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Promotion Seekers Starving Their Way to the Top

Aug 13, 2008
A report published by Chiumento - a leading UK human resources company - has shown that the number of UK employees taking a regular lunch break away from their desk has significantly diminished as worries over job security has grown.

The research indicated that only 16 percent of employees regularly take a full hour on at least three occasions in working week. The announcement will be seen by many as a clear indication that the modern day employee faces further unnecessary stress at a time when finances and expenditure are limited by the credit crunch.

The fact that employees are feeling the need to work through their lunch, take lunch at their desks or disappear for little more than ten minutes should be of concern to both employees and employers alike. Of course, some employers will be more than happy that their workers are putting in additional time at no extra cost, but the effects of not taking sufficient breaks can be the root of problems relating to the quality of work performed.

On the part of the employee, the opinion seems to be that should they take a break - which is legally theirs to enjoy - they will be seen in a less favourable light to their peers. In turn, this leads to the feeling that any possibility of promotion dissipates while the potential for dismissal increases.

Quite frankly, no employer can promote or dismiss on this basis, not least since the alternative is for staff to work additional five hours a week unpaid. Do some basic maths and that is 20 hours a month, or 240 hours a year. In this worse case scenario, even those working on minimum wage will be losing out on over GBP1,300 annually! Ok, this may not be the most accurate or scientific of calculations, but the principal is the same.

What should be asked by the employer, however, is why their staff feel the need to work through. Are they perhaps incapable of performing the necessary tasks required in the time available? Should this be the case, then perhaps staff training issues need to be addressed or, more distressingly, more competent and capable workers need to be obtained.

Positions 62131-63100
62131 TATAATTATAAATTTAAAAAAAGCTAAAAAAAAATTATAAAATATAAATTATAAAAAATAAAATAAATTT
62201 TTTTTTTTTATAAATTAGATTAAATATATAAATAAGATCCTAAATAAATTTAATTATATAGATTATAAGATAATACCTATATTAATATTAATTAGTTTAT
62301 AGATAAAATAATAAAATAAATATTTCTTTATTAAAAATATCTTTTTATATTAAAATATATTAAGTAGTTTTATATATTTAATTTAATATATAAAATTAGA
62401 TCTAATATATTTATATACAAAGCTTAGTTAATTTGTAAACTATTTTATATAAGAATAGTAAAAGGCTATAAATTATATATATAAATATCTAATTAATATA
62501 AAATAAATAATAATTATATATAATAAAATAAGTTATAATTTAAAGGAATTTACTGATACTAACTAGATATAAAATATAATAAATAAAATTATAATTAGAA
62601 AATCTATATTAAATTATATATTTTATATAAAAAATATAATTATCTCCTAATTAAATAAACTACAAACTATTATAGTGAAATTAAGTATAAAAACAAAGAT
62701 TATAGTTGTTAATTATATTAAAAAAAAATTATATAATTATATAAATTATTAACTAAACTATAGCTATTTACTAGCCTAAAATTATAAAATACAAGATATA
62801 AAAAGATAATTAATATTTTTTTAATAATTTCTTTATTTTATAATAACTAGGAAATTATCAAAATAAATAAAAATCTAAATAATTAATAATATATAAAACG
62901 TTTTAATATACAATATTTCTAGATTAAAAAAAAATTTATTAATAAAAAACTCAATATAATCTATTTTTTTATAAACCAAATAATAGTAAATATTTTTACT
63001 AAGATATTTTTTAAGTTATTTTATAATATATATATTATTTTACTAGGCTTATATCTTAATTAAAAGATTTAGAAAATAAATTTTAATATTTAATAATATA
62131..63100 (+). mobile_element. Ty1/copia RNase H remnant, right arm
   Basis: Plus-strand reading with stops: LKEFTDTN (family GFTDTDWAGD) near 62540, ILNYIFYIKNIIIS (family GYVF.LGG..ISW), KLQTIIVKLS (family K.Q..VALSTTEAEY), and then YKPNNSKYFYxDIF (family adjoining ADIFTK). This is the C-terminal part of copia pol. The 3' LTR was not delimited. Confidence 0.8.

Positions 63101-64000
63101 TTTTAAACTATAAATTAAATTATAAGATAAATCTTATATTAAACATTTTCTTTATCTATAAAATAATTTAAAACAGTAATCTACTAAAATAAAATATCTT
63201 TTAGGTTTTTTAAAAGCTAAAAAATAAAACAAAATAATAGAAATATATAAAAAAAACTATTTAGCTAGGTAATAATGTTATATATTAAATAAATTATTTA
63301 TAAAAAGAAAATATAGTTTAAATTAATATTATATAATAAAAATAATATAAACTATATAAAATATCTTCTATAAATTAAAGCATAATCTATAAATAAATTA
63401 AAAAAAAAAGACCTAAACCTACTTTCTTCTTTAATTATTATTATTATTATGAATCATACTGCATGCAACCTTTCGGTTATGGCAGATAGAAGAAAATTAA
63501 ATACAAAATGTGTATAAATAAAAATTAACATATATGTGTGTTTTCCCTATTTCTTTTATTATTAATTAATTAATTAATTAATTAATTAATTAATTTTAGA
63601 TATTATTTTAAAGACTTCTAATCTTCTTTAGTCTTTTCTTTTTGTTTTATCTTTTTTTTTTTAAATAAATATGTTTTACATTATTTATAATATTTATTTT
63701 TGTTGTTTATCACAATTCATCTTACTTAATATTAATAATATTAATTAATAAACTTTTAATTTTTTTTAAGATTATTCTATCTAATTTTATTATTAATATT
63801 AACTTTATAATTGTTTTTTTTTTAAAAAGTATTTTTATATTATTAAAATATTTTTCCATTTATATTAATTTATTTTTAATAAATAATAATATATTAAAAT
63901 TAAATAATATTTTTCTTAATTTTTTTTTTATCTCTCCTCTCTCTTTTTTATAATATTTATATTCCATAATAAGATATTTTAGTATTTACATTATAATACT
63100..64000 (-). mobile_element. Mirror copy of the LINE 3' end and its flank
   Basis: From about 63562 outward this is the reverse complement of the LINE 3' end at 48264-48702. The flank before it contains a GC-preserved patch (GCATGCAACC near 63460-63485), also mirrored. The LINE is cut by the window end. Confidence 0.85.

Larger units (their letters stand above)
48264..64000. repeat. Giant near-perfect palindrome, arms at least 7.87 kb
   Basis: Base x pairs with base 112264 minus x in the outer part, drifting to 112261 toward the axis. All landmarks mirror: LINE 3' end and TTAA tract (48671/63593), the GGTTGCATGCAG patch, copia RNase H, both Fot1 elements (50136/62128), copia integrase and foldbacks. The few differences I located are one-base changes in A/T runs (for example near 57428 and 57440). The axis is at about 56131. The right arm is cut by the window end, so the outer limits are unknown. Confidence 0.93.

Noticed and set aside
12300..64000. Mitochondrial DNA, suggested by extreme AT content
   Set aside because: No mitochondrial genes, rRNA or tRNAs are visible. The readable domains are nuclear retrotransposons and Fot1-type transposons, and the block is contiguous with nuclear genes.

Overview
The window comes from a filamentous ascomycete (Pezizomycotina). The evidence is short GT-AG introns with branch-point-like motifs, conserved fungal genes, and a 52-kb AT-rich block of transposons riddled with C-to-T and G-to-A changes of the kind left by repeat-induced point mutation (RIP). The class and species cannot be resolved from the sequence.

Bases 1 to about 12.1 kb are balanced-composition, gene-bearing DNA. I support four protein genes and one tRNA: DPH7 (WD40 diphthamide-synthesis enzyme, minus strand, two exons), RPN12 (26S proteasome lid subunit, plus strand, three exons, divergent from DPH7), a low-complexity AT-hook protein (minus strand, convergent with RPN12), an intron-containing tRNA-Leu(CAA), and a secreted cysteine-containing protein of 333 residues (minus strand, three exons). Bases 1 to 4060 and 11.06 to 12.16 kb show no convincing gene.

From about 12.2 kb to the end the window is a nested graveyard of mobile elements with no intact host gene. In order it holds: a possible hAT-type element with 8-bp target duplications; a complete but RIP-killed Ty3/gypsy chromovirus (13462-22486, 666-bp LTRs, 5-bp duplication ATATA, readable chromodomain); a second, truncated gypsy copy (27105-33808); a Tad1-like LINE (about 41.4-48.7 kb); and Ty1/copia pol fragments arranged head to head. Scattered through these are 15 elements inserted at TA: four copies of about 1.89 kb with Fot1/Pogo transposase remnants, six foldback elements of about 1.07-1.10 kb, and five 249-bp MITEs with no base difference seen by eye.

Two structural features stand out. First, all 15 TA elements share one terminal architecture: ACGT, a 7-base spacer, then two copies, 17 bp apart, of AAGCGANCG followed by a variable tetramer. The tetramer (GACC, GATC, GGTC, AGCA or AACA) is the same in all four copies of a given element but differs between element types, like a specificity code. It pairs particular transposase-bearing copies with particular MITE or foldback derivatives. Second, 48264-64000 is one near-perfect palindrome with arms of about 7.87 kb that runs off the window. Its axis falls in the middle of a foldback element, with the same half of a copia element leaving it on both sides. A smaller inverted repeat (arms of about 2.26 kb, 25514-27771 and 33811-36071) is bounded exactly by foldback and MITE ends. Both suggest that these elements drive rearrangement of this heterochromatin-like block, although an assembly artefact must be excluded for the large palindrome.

Another potential cause may perhaps be the fact the workload put upon them is too significant to be successfully maintained during standard working hours. Once again, these issues should be addressed in relation to staff capability and staff numbers.

A third possibility may be the fact that staff members are wasting time during the standard working day and are having to use their lunch hour to catch-up with work that should have already been completed.

It should be the responsibility of employers, therefore, to encourage their members of staff to take a prolonged break from work during the middle of the day. Enabling staff to enjoy the time that is rightfully theirs, free from any unnecessary worry, will make for a happier workforce. And, as the age-old cliche goes, a happy workforce is a productive workforce.

Should the powers that be not encourage a daily lunch break for their staff, they will eventually be the ones to suffer. The standard of work and the health of the employee are at risk. In the best interests of the business and the worker, therefore, the needs for sufficient break are paramount.

Accordingly, having reached the end of this article, I hope you all join me in taking a well-deserved lunch break!
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